Old Yeller For Girls: Because of Winn-Dixie

Because of Winn-Dixie

Because of Winn-Dixie

Because of Winn-Dixie by Kate DiCamillo. 2000.

It’s like Old Yeller for girls. DiCamillo writes this story in the adorable 10-year-old voice of India Opal Buloni, the preacher’s kid whose mother ran off when she was three. The story opens with a lonely Opal rescuing a stray dog, who within a day helps her gain a new friend, a party invitation, and a tree that she’s growing herself. There are many points of note in this charming and deceptively simple story.

  • There’s a simplicity to the voice that contrasts well with the depth of lessons “taught” by Gloria Dump, such as not judging people on what they’ve done.
  • Themes develop fairly naturally, like friendship, empathy, letting go and moving on (another lesson from Gloria, that you can’t hold on to things, you’ve got to love what you’ve got while you’ve got it).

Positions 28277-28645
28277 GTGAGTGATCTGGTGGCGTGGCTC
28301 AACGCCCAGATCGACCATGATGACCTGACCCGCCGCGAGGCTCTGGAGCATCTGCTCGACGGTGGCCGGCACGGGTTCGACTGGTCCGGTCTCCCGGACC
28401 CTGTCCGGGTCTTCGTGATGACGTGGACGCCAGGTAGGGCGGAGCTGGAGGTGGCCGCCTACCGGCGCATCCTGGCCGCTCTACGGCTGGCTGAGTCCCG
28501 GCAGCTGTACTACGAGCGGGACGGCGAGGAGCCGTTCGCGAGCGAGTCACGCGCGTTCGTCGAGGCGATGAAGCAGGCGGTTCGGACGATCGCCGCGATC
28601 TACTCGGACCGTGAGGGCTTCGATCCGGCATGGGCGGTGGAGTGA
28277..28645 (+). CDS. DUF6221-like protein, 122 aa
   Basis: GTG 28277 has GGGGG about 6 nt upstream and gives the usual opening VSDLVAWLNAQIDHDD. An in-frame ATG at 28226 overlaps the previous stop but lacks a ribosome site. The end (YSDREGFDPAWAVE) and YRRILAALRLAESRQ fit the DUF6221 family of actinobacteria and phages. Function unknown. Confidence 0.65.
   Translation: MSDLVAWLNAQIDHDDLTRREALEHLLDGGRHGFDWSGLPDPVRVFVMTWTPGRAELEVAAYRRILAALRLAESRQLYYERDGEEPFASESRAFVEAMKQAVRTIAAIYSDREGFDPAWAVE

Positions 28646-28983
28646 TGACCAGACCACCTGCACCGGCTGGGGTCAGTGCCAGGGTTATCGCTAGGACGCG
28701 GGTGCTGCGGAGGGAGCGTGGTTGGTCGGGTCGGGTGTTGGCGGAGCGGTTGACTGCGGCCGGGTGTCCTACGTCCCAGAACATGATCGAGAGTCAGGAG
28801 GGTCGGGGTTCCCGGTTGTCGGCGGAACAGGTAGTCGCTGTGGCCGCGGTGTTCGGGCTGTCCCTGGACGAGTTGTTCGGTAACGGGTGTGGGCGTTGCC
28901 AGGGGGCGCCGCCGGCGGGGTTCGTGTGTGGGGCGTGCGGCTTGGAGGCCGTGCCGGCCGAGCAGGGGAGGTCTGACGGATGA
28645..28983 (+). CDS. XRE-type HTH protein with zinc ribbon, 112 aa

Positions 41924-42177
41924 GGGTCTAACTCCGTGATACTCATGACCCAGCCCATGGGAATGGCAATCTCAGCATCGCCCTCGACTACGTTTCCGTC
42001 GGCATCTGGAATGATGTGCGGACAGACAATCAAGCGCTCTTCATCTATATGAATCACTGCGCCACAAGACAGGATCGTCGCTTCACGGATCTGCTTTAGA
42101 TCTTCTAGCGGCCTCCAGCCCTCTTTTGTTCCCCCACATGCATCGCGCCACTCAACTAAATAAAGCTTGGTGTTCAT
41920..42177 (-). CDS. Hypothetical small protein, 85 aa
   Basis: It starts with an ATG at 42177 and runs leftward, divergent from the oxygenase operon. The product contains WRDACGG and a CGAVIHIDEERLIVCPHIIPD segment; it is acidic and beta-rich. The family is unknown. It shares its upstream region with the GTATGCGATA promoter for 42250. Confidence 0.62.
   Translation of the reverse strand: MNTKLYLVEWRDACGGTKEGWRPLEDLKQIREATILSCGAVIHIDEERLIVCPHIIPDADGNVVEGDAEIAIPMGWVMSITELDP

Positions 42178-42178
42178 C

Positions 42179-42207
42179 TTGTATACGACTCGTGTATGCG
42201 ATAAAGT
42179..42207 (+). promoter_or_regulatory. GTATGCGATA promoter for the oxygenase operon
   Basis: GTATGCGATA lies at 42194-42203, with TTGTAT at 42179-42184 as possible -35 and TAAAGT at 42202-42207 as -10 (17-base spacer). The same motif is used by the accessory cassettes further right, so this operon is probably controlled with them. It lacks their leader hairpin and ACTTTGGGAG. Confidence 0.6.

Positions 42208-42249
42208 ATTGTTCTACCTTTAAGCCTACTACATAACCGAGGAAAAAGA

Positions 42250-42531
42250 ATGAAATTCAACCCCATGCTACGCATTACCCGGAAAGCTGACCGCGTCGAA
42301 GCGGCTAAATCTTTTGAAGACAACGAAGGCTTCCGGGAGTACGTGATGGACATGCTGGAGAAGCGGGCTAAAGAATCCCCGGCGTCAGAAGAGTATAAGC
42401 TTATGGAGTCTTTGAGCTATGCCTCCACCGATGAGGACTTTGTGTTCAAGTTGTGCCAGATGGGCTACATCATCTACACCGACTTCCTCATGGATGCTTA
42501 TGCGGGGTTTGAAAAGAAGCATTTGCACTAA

• A Holes-like story-within-a-story set up with various characters telling of their past relatives and such.
  • A sweet protagonist hooks the reader while tension slowly and gradually builds; the reader grows more and more dependent on Winn-Dixie until his ultimate almost-loss helps us and Opal face the real loss of her mother.
  • Everything is tightly foreshadowed—the dog’s fear of storms, the final party in which we just know a thunder storm will send the dog fleeing into the night. It felt almost too tight, like I could feel the bones of the book, see the edges of the framework. 

An update: the movie wasn't quite so captivating. My kids gave up on it mid-way through.